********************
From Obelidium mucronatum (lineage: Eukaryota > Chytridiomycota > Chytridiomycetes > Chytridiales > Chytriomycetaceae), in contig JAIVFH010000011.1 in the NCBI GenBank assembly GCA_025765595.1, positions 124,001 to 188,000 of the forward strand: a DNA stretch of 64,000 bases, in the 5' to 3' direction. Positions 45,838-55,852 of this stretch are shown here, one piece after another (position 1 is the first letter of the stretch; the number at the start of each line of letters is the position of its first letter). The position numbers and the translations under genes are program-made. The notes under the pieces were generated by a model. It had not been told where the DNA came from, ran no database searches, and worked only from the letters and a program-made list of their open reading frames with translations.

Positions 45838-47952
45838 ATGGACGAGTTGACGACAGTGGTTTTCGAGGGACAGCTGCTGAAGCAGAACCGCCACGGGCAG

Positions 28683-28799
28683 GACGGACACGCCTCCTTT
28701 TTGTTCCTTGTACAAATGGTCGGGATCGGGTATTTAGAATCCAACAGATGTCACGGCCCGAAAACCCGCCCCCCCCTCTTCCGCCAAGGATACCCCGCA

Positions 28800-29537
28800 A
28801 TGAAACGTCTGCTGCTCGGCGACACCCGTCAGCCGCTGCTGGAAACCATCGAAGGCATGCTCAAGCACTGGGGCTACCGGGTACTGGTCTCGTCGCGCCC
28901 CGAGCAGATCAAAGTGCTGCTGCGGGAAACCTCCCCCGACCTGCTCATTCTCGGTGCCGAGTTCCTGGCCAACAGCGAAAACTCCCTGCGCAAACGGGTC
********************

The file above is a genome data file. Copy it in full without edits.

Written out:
From Obelidium mucronatum (lineage: Eukaryota > Chytridiomycota > Chytridiomycetes > Chytridiales > Chytriomycetaceae), in contig JAIVFH010000011.1 in the NCBI GenBank assembly GCA_025765595.1, positions 124,001 to 188,000 of the forward strand: a DNA stretch of 64,000 bases, in the 5' to 3' direction. Positions 45,838-55,852 of this stretch are shown here, one piece after another (position 1 is the first letter of the stretch; the number at the start of each line of letters is the position of its first letter). The position numbers and the translations under genes are program-made. The notes under the pieces were generated by a model. It had not been told where the DNA came from, ran no database searches, and worked only from the letters and a program-made list of their open reading frames with translations.

Positions 45838-47952
45838 ATGGACGAGTTGACGACAGTGGTTTTCGAGGGACAGCTGCTGAAGCAGAACCGCCACGGGCAG

Positions 28683-28799
28683 GACGGACACGCCTCCTTT
28701 TTGTTCCTTGTACAAATGGTCGGGATCGGGTATTTAGAATCCAACAGATGTCACGGCCCGAAAACCCGCCCCCCCCTCTTCCGCCAAGGATACCCCGCA

Positions 28800-29537
28800 A
28801 TGAAACGTCTGCTGCTCGGCGACACCCGTCAGCCGCTGCTGGAAACCATCGAAGGCATGCTCAAGCACTGGGGCTACCGGGTACTGGTCTCGTCGCGCCC
28901 CGAGCAGATCAAAGTGCTGCTGCGGGAAACCTCCCCCGACCTGCTCATTCTCGGTGCCGAGTTCCTGGCCAACAGCGAAAACTCCCTGCGCAAACGGGTC